Southwest Airlines addresses concerns over safety of Boeing 737 MAX 8

Model, grounded in handful of countries, under scrutiny after deadly crash

By Mark Lehman - Reporter

ORLANDO, Fla. - The largest air carrier at Orlando International Airport is addressing concerns from passengers about the Boeing 737 MAX 8, which has been under scrutiny following the deadly crash of Ethiopian Airlines Flight 302.

On Tuesday, Southwest Airlines released a statement saying the company will work with passengers who have questions about flying on the aircraft.

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"We are not issuing refunds of non-refundable fares, but we are working with customers individually who wish to rebook their flight if they want to change their reservation," a spokesperson said.

More than a dozen airlines and a handful of countries have grounded the Boeing 737 MAX 8, but it continues to fly in the United States.

Some passengers in Orlando spoke about their concerns with the aircraft.

"I just think they should ground them, that's it. Until they find out what's the matter with them," Ken Lerman said.

Other travelers said they trust the Federal Aviation Administration and airlines to make the right decision.

"The last thing they ever want is for one of their planes to go down," Roger Courtemanche said. "If they thought there was such a risk of a plane going down, they wouldn't fly it."

The Boeing 737 MAX 8 was involved in a similar incident in October 2018 when a Lion Air flight crashed off the coast of Indonesia.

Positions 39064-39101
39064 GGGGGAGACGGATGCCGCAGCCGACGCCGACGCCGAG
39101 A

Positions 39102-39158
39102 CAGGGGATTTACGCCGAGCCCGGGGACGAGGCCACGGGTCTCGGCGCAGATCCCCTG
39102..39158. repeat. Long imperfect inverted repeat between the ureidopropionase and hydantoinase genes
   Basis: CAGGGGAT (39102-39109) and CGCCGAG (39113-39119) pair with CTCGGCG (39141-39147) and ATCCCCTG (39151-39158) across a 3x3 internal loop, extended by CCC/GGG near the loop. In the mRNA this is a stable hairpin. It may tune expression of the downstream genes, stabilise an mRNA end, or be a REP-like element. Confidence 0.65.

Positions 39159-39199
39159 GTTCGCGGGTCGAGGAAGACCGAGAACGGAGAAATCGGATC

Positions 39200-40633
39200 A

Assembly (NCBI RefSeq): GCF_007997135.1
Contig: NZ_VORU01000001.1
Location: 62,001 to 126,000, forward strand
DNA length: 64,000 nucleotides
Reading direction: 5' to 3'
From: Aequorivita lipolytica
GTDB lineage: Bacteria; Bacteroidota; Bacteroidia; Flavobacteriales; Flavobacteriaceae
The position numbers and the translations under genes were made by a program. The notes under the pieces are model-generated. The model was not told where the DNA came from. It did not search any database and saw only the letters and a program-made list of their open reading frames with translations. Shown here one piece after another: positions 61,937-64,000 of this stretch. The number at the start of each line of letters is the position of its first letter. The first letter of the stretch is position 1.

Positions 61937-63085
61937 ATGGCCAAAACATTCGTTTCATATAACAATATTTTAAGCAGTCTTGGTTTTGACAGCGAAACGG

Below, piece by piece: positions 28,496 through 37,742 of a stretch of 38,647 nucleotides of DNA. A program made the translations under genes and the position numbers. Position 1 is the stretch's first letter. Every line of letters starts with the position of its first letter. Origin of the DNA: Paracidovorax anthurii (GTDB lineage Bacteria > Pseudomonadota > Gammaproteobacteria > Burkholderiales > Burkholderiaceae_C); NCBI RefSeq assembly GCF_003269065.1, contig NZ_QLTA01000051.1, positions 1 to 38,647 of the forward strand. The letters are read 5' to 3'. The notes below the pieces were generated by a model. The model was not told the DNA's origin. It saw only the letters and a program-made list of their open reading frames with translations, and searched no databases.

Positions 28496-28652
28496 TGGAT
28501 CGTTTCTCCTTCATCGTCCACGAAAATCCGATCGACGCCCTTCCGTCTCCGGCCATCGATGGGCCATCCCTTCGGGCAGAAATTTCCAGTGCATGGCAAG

In both cases, investigators said the pilots of the jets reported technical difficulties and appeared to struggle to gain altitude before making a steep nosedive shortly after takeoff.

[RELATED: Which airlines are still flying Boeing 737 MAX 8s?Experts split on whether Boeing 737 MAX 8 should continue to fly]

After the Lion Air crash, Boeing began working on training and design updates, which the FAA said must be completed by April.

Boeing released a statement on Tuesday about the 737 MAX operation.

"Safety is Boeing's number one priority and we have full confidence in the safety of the 737 MAX," the company wrote. "The United States Federal Aviation Administration is not mandating any further action at this time, and based on the information currently available, we do not have any basis to issue new guidance operations."

 

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